The old cliché “saving for a rainy day” is a familiar concept, but doesn’t apply to Monte Vista Water District’s Aquifer Storage and Recovery (ASR) Program. Instead, the district is helping to save for a dry day when state and local water supplies are short. MVWD has four groundwater production wells capable of injecting high quality water into underground storage areas, known as aquifers, to replenish and store water for future use.
“We recognize the need for a resilient water supply for our community,” said President of the Board of Directors Sandra Rose. “Our capability has expanded to help meet state and regional goals of banking water during periods of surplus supply for times when imported water supply is reduced or not available.”
The ASR program offers many benefits for regional water supply. Injecting good quality water into aquifers can improve water quality by reducing high levels of nitrate, which is present in the region due to historical agricultural activities. This typically requires either the blending of water supplies or the use of costly wellhead treatment before water is delivered to customers. Groundwater injection also eliminates evaporation associated with surface recharge and enables recharge in urbanized areas where land is limited for large surface recharge basins.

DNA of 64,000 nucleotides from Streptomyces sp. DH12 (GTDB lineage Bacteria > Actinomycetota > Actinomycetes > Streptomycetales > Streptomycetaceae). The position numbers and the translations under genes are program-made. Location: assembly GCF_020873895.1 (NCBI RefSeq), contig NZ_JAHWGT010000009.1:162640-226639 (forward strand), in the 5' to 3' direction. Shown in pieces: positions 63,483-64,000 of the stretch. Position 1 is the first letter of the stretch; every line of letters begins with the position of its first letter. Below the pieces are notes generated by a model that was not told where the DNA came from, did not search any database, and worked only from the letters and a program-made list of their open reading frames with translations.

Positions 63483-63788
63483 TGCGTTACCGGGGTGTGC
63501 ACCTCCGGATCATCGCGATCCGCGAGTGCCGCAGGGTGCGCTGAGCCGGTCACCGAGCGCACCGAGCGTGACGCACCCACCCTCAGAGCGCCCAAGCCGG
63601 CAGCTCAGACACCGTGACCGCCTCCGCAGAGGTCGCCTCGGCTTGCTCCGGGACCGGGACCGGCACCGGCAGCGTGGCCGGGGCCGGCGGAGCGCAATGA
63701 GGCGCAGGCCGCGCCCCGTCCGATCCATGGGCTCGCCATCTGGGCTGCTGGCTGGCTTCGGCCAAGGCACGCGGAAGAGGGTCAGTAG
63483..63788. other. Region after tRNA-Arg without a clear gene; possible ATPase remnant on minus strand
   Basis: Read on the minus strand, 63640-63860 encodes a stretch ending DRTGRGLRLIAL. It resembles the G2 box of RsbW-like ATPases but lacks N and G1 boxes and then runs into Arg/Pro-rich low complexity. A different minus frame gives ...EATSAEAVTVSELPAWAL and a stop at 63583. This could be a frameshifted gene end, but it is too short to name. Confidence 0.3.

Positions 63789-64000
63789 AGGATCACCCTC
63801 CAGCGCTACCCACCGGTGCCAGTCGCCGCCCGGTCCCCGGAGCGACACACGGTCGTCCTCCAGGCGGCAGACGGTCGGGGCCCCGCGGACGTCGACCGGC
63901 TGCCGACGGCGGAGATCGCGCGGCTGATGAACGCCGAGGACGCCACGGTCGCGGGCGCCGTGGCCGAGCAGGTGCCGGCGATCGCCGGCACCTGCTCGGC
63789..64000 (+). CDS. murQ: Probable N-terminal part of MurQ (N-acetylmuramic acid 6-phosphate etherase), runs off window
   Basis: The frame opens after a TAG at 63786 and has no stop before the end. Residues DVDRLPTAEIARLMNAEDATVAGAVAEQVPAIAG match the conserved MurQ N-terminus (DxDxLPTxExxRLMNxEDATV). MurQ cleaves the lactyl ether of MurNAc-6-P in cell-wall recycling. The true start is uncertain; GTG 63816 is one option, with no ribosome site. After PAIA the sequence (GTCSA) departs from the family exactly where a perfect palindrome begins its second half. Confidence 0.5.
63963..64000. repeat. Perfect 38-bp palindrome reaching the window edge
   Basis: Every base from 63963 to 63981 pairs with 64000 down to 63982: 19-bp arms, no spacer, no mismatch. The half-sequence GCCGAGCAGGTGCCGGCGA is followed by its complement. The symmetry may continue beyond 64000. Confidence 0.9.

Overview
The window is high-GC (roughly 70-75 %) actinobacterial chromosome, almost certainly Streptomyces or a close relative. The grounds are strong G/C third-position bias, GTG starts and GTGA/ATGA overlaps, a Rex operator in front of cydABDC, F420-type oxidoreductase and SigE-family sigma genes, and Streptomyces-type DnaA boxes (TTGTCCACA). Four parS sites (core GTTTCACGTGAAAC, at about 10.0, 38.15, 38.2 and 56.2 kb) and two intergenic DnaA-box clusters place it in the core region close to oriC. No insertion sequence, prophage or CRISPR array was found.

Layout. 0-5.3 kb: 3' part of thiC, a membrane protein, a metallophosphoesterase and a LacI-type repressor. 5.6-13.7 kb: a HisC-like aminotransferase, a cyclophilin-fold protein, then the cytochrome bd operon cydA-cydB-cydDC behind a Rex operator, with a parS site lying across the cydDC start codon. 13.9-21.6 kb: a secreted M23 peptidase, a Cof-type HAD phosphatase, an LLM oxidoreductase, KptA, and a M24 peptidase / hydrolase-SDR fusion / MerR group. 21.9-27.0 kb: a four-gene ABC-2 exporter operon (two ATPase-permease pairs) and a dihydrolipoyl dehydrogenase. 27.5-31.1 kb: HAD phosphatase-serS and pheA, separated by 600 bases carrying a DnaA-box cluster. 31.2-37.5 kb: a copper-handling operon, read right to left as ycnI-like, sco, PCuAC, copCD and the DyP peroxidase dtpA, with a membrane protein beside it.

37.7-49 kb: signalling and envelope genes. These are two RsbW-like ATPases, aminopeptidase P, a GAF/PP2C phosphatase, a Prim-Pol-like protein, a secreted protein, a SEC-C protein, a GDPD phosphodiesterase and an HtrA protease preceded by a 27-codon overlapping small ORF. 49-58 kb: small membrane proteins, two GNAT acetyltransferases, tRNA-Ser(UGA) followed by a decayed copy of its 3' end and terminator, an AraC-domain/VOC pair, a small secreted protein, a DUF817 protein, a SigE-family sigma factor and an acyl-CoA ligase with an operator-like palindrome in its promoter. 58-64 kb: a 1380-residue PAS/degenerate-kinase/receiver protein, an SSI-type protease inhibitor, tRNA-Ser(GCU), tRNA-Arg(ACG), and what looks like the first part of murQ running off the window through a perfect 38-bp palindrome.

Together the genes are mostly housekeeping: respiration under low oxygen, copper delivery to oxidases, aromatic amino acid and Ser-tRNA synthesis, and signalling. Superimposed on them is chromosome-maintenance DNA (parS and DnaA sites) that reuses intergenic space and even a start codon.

Given increased water supply availability from recent rains, MVWD recently began ASR injection activities and will continue through December. With 114 million gallons injected per month, MVWD anticipates adding almost 800 million gallons to water storage for Metropolitan Water District of Southern California. Moving this water out of reservoirs will increase their capacity for the anticipated snowpack melt and subsequent runoff.
MVWD was the first agency in the region to start an ASR program when it began operating four ASR wells more than a decade ago. These wells inject high quality imported water from Northern California that is treated at the Water Facilities Authority’s Agua de Lejos Water Treatment Plant in Upland. The wells have a combined injection capacity of 4.9 million gallons of water per day. Both Metropolitan Water District and the State of California helped fund MVWD’s ASR Program with Proposition 13 funds and a low-interest loan from the California Department of Water Resources.